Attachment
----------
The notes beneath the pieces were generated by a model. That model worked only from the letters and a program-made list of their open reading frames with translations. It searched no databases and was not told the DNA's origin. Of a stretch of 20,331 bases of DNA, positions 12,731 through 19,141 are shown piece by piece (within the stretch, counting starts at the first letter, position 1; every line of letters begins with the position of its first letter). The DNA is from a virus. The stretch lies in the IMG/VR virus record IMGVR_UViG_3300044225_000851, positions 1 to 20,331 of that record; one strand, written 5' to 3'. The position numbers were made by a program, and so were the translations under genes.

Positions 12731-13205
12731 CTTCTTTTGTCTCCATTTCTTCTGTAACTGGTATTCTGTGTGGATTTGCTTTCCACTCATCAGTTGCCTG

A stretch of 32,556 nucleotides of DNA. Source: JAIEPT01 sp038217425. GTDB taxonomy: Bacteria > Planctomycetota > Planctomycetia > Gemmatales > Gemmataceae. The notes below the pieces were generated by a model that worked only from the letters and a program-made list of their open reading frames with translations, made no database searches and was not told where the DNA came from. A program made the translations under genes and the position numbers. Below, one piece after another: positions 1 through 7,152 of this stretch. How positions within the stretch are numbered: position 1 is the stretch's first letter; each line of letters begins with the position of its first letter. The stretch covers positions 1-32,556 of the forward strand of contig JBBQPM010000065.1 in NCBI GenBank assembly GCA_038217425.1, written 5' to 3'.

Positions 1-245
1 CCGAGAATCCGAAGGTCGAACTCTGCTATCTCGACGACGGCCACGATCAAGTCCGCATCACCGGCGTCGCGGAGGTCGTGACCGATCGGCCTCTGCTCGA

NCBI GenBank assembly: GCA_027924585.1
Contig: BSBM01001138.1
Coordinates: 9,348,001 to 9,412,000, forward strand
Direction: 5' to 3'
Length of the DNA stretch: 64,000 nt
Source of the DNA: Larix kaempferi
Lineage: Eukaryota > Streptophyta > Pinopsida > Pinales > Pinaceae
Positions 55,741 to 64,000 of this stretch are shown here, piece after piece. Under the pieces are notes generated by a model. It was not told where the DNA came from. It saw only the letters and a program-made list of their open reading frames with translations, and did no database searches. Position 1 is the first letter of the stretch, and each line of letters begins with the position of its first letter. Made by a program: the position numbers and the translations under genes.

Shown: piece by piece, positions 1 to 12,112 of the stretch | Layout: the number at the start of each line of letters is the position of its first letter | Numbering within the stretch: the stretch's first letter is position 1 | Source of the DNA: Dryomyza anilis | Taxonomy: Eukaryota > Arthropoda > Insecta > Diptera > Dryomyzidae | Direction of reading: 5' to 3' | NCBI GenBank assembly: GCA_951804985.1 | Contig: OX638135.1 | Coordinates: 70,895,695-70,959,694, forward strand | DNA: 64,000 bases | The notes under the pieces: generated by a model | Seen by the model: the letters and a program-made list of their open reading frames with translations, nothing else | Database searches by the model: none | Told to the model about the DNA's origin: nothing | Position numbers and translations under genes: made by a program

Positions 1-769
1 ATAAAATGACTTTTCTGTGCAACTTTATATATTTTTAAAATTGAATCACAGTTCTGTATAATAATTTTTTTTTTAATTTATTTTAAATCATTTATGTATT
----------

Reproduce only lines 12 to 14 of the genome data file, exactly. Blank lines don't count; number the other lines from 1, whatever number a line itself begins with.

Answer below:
Source of the DNA: Larix kaempferi
Lineage: Eukaryota > Streptophyta > Pinopsida > Pinales > Pinaceae
Positions 55,741 to 64,000 of this stretch are shown here, piece after piece. Under the pieces are notes generated by a model. It was not told where the DNA came from. It saw only the letters and a program-made list of their open reading frames with translations, and did no database searches. Position 1 is the first letter of the stretch, and each line of letters begins with the position of its first letter. Made by a program: the position numbers and the translations under genes.